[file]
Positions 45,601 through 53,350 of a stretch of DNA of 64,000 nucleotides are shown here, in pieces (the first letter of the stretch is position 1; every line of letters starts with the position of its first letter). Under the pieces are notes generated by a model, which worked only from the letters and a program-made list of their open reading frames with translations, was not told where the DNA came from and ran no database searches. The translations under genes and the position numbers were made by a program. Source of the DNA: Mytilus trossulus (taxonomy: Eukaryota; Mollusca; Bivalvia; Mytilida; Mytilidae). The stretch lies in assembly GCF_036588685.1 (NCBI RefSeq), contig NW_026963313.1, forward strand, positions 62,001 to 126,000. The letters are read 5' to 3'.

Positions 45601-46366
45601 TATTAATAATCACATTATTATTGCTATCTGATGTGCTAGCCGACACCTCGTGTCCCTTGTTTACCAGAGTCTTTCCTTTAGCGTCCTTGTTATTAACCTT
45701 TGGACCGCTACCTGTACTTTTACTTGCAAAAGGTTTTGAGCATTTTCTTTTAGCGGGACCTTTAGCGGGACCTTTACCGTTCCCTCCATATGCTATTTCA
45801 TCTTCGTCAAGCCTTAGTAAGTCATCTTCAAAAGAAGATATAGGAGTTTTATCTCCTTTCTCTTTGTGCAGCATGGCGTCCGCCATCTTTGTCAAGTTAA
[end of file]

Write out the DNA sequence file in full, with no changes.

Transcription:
Positions 45,601 through 53,350 of a stretch of DNA of 64,000 nucleotides are shown here, in pieces (the first letter of the stretch is position 1; every line of letters starts with the position of its first letter). Under the pieces are notes generated by a model, which worked only from the letters and a program-made list of their open reading frames with translations, was not told where the DNA came from and ran no database searches. The translations under genes and the position numbers were made by a program. Source of the DNA: Mytilus trossulus (taxonomy: Eukaryota; Mollusca; Bivalvia; Mytilida; Mytilidae). The stretch lies in assembly GCF_036588685.1 (NCBI RefSeq), contig NW_026963313.1, forward strand, positions 62,001 to 126,000. The letters are read 5' to 3'.

Positions 45601-46366
45601 TATTAATAATCACATTATTATTGCTATCTGATGTGCTAGCCGACACCTCGTGTCCCTTGTTTACCAGAGTCTTTCCTTTAGCGTCCTTGTTATTAACCTT
45701 TGGACCGCTACCTGTACTTTTACTTGCAAAAGGTTTTGAGCATTTTCTTTTAGCGGGACCTTTAGCGGGACCTTTACCGTTCCCTCCATATGCTATTTCA
45801 TCTTCGTCAAGCCTTAGTAAGTCATCTTCAAAAGAAGATATAGGAGTTTTATCTCCTTTCTCTTTGTGCAGCATGGCGTCCGCCATCTTTGTCAAGTTAA